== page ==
Sabre Didi awarded runner-up for best paper at SSCI 2016 doctoral consortium
Best Student Paper Runner up Award at IEEE Symposium Series on Computational Intelligence (SSCI) 2016 held in Athens, Greece. SSCI is a flagship annual international conference on computational intelligence sponsored by the IEEE Computational Intelligence Society, promoting all aspects of theory, algorithm design, applications and related emerging techniques (http://ssci2016.cs.surrey.ac.uk/). The SSCI conference hosted about 350 paper presentations, of which 30 accepted papers, first authored by PhD students were selected to be presented at the Doctoral Consortium.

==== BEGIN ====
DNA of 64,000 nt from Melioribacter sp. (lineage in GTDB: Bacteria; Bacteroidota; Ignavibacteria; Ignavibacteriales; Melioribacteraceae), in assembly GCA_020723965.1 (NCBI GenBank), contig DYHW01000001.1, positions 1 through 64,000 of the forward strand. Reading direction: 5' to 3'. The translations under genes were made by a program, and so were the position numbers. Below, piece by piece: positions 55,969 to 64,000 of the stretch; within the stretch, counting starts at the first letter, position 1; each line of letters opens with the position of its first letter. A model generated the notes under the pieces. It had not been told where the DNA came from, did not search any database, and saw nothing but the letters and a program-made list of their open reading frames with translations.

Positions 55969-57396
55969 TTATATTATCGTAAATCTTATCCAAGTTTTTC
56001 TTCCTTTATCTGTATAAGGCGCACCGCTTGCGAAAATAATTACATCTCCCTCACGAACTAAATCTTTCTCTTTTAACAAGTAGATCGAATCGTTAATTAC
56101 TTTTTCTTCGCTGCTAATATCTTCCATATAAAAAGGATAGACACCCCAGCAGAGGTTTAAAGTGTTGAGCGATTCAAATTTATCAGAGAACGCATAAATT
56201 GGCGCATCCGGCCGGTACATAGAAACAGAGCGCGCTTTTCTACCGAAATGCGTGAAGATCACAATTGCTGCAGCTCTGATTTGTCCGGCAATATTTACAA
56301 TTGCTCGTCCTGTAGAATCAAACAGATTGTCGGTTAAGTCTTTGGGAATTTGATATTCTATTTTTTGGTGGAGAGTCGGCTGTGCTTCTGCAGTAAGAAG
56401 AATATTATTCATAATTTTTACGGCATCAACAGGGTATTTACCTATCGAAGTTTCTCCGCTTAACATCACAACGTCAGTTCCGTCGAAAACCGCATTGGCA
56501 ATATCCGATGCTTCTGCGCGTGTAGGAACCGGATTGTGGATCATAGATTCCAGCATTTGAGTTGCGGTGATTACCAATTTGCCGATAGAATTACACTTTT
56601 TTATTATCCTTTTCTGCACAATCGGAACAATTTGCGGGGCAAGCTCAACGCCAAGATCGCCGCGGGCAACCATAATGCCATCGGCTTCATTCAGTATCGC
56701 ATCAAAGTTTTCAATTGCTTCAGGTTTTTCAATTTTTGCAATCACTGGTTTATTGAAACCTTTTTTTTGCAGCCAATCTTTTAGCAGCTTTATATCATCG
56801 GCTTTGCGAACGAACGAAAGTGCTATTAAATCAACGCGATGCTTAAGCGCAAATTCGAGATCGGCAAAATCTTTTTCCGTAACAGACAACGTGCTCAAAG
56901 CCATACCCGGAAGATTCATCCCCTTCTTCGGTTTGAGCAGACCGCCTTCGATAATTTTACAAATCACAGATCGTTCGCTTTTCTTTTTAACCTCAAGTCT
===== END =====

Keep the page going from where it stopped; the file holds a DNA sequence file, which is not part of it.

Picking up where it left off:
Sabre Didi with his PhD supervisor Dr. Geoff Nitschke, investigated the impact of coupling transfer learning with behaviour diversity maintenance methods on controller evolution in multi-robot tasks. Multi-robot task control is a challenging problem for Evolutionary Algorithms (EA) using a single objective function. A significant body of research has shown that EA suffer from premature convergence and fails to find optimum solutions during the evolutionary synthesis of multi-robot controllers. EA policy search suffers from two main issues inherent to learning in multi-robotics: the bootstrap problem and deception. The bootstrap problem occurs when a task is too demanding for an objective function to apply meaningful selection pressure on randomly initialised population of solutions. Deception occurring when evolution fails to build a gradient that leads to a global optimum and instead is driven towards poor solutions. As a result EA converges prematurely to suboptimal solutions. The paper highlights the superiority of coupling transfer learning with a hybrid of behaviour diversity maintenance and objective based search in avoiding the bootstrap problem and deception in multi-robot tasks.